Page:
In times of social decay, metalheads thirst for one specific strain of heavy music to level their peeking frustrations and fears simply by crushing them equal to all other feelings. Call it masochistic but with all the suffering in the world, being enveloped by riffs so heavy that your teeth tremble in your gums, actually treats the pain. So, give us heavy, crushing guitars. Give us slow riffs that stretch longer than life lines. Give us drums that crash like thunder in storms too thick to see through. Give us doom, impending, loud, and full of sorrow. Doom is the sonic version of the abyss we stare into and see our reflections in.
No American doom band today is quite as powerful live as Yob. Not since Saint Vitus has this subgenre seen such soul within it. I take plenty of bands into account when I make this bold verdict and if you disagree then leave me with my opinions to a solitary death and purple satin upholstered casket.
Doom lyrics in reviews aside, Church of the 8th Day booked another monstrous show with Yob, Acid Bath, and Chrch at the Teragram Ballroom. With Yob appearing in Los Angeles for the first time since releasing their 2018 album Our Raw Heart, it was a highly anticipated show.
Bathed in red lights and black clothes, Sacramento’s Chrch began the evening with a set that was textbook doom, bordering on drone, and absolutely poetry. With their singer, Eva Rose, concealing her face behind a black funeral veil that masked her shrieks, the band played slow, churning, fuzzy, massive riffs while the drums, played by Adam Jennings, pounded in faster, more diabolical rhythm. Eva slow-played her on-stage charisma, moving every appendage in such hallucinatory fashion you had to fix your eyes on her to catch every nuance. In a stroke of genius performing, Eva finally turned around to unwrap the black veil then turned back to the audience to reveal her angelic face, matching this sight with her heavenly melodic singing before returning to her signature shrieks. The set conjured up all sorts of crude images in my mind. One that could not escape me was chain mail, wrapped perhaps around a warrior’s corpse as it floats down a black river.
Acid King could headline any show and draw fuck tons of fans but this show was monumental enough to have them opening for Yob. A bit more on the stoner/sludge side of metal than doom, per say, Acid King has been flying the flag of fuzzed out, head-splitting riffs since 1993. Legendary band leader, singer, and guitarist, Loris S. is considered the queen of this entire genre. Their set was heavy, murky, and featured everything you want out of a stoner power trio. With more desert vibes than cemetery vibes, you could see clouds of smoke rising above the audience and these didn’t come for funeral pyres. Before things got raw and emotional during Yob, Acid King brought the trippy, heavy fun to it’s highest peak for the evening.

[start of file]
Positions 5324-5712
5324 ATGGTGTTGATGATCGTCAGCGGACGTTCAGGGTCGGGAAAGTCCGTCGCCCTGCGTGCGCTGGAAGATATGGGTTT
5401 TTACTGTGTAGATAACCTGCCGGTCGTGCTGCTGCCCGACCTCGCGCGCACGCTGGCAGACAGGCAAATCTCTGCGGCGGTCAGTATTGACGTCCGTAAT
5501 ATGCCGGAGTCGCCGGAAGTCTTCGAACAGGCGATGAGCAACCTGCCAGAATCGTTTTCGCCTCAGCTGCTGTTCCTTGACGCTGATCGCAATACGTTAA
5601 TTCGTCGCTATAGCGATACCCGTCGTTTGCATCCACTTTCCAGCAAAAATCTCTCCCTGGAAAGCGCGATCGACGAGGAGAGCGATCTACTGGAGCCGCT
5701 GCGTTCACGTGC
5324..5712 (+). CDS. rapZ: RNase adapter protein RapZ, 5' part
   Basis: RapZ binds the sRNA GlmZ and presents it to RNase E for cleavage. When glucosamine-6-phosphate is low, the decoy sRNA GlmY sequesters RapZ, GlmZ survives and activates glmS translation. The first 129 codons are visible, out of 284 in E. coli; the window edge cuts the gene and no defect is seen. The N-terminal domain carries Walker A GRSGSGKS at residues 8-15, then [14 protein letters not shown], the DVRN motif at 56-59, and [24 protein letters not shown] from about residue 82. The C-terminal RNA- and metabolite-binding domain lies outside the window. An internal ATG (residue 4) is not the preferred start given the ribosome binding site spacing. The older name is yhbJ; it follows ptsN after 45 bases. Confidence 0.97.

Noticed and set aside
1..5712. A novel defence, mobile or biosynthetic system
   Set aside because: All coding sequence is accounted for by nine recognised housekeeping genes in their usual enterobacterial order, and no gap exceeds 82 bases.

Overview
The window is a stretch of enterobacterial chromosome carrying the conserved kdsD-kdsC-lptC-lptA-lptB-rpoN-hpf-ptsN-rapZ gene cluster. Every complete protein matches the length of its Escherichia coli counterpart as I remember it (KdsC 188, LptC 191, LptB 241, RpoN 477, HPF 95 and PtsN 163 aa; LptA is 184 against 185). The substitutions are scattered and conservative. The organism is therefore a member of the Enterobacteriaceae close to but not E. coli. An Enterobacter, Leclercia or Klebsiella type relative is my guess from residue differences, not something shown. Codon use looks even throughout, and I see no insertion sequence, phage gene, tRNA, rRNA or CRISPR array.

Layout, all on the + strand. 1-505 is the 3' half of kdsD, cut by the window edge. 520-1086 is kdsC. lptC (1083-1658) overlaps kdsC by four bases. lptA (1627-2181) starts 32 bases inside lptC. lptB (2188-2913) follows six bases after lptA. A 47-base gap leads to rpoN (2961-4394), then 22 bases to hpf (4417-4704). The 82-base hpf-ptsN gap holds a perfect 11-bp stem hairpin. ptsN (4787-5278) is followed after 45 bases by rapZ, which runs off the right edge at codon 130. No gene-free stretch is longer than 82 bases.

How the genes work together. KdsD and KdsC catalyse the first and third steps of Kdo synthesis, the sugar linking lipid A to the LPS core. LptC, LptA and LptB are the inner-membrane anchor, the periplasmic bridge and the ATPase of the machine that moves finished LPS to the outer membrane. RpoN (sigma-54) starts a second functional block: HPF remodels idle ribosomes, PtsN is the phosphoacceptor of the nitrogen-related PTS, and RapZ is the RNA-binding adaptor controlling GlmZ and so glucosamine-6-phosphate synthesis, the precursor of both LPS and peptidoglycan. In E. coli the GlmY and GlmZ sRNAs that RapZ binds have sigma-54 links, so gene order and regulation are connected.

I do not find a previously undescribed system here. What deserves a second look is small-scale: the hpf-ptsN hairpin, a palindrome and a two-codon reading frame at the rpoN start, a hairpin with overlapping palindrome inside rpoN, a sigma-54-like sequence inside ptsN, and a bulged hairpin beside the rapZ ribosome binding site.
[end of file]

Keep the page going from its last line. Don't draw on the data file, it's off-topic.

Why do I say Yob is the best American doom metal band since Saint Vitus, my favorite American doom metal band? It’s because unlike their peers, they have such a kinetic rhythm within that fuzzy, slow sound, you take-in the music like no other doom band. You can actually sleep to the music of some doom bands, no pun intended but such is not the case for these Oregonians.
There are many ways to present yourself on stage but Yob did so in the best way possible. No fancy lighting or visuals. Just three guys on stage with their amps and instruments. All they need to capture your imagination was the energy they’d create between the three of them and that energy was palpable. Singer Mike Scheidt seemed positively invigorated by the audience. Whether he was banging against his strings or dancing his fingers upon them, he did so masterfully but with perceived ease.
The power trio had unspeakably tight synergy and though it wasn’t quite fast enough to dance to, I don’t think I’ve ever been more riveted standing in place. Their new album Our Raw Heart, is a powerful flood of emotions coming out over riffs that verbalize just as much heartache as the lyrics. Yob’s music gives you a more direct link into their songwriter’s soul than any metal band I can think of. It is for these reasons that Yob could be untouchable, but they want you to touch and feel and be vulnerable enough to let the volume mend all your wounds.
Words by: Rob Shepyer
Photos by: Dillon Vaughn